And all the time Joe was living the life of a rock legend. The gigs, the drugs, the booze, the women, the interviews, finally settling to a more peaceful life near Crawford, Colorado with his American wife Pam Baker. Joe once said of her, "It was Pam who helped me get myself back together, She made me think positively. I was very down on myself. She made me realise people still wanted to hear me sing, and convinced me I could escape the downward spiral."

On this morning's "Today" programme Vic confirmed that Joe had found "contentment" in the last twenty years. Vic also said that he was Joe's biggest fan and just this last summer Joe told him, "I think I have become a mountain man".

Rest in peace Joe Cocker - he of the flailing hands - a mountain man who sang to the stars and was one of Sheffield's favourite sons  (20 May 1944 – 22 December 2014)

22 December 2014


Whale shark passing under the raft in a scene from "Kon Tiki"
"Kon Tiki" is a 2012 Norwegian film directed by Joachim Rønning and Espen Sandberg. It portrays the 1947 voyage of the "Kon Tiki" raft from Peru to the Tuamotu Islands of Polynesia - a journey of over four thousand miles - propelled mostly by the South Equatorial Current. It was all a hare-brained scheme hatched by the explorer, writer and anthropologist Thor Heyerdahl - one of Norway's most famous sons. He was trying to prove that the first settlers to arrive at the scattered islands of Polynesia could have come from South America and not from Asia - which is the source theory that most informed anthropologists subscribe to.
Thor Heyerdahl
(1914 - 2002)

The cast and crew of six Scandinavian men of a similar age and appearance are led by Pål Sverre Valheim Hagen as Thor Heyerdahl, Their voyage includes encounters with sharks, luminous sea creatures, storms and finally a jagged coral reef when they eventually make landfall after a journey of some 4,300 miles. It has been said by other reviewers that it is a story straight from the pages of some "Boy's Own" book of adventures.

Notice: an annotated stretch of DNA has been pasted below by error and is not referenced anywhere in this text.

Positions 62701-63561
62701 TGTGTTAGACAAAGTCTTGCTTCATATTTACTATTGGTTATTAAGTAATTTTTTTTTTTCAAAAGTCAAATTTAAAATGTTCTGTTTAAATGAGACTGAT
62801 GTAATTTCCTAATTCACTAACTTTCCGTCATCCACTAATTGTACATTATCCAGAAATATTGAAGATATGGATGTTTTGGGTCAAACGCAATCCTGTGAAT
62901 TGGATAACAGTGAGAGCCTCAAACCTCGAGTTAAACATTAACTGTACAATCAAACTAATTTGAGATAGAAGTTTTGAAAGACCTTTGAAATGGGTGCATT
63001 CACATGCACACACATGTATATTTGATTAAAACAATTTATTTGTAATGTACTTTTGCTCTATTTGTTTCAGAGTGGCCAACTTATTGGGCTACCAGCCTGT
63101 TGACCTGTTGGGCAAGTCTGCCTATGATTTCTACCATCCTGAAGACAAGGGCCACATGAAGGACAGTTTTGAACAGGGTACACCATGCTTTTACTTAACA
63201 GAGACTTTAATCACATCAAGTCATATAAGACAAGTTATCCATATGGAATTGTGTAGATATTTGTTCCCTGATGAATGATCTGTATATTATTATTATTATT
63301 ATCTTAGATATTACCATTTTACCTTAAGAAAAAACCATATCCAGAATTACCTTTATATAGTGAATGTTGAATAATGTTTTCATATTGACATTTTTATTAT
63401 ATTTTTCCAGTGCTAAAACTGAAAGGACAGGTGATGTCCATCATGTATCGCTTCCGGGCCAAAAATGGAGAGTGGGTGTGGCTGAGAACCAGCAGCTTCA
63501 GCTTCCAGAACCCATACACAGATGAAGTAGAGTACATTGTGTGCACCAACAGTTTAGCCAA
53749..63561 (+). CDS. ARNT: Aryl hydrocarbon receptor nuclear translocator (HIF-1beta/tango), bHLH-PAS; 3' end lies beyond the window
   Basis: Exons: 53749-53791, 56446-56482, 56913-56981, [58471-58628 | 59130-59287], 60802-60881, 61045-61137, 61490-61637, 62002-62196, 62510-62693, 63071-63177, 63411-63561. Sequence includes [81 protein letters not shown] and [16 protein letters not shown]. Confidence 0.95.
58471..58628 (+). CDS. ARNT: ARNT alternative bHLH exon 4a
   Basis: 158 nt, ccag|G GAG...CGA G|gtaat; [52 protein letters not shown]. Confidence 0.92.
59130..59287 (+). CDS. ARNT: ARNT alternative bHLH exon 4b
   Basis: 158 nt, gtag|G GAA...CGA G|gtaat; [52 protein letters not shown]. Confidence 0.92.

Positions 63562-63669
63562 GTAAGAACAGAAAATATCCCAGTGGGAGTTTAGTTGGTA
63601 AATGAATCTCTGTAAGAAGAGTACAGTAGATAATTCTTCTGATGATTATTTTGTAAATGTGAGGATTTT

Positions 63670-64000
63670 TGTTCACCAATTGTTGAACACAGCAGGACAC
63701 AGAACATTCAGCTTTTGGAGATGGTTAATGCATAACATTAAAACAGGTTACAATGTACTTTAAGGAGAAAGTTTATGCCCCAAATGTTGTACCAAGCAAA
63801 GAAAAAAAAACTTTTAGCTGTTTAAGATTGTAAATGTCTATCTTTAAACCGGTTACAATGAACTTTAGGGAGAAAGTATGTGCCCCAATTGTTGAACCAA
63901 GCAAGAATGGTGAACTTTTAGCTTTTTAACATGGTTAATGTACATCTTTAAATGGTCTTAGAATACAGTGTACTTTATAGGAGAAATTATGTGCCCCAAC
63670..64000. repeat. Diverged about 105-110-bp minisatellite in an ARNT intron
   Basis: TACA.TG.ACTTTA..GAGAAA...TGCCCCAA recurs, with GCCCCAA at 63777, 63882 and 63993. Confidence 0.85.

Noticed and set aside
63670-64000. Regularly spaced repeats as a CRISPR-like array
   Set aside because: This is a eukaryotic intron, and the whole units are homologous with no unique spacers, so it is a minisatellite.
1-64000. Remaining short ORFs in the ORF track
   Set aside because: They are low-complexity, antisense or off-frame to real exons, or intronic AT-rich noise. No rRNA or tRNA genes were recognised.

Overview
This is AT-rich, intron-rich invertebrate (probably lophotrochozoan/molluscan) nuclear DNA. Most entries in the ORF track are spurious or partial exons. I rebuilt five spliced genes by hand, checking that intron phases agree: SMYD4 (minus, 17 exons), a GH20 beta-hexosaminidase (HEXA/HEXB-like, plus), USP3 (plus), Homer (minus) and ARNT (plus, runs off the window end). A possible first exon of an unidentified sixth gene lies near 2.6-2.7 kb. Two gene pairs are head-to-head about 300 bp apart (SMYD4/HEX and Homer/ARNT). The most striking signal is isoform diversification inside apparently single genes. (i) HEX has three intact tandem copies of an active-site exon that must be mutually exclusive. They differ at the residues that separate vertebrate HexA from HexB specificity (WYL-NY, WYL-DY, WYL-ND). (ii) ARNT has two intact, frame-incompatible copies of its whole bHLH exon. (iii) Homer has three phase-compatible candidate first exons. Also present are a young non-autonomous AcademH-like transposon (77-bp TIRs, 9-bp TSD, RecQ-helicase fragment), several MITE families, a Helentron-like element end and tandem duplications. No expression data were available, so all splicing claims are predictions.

In one memorable night scene when the ocean is calm, the crew are lying on deck looking up at the stars and conversing quietly about their place in the universe. The camera is looking down upon them and then, as if lifted by a balloon, the camera viewpoint rises so that the raft become a pinprick of light in the vast ocean. Then that pinprick disappears and the camera is looking out from the edge of the stratosphere upon the very curvature of the earth and the heavens beyond.

As I have said before in this blog, I have been fascinated by all things Pacific most of my life and have read all of Thor Heyerdahl's most well-known books. I have even visited The Kon Tiki Museum in Oslo which is where the famous balsa raft has resided since the nineteen fifties. It is the stuff of dreams even though Heyerdahl's underlying ethnographic theory was arguably quite mad.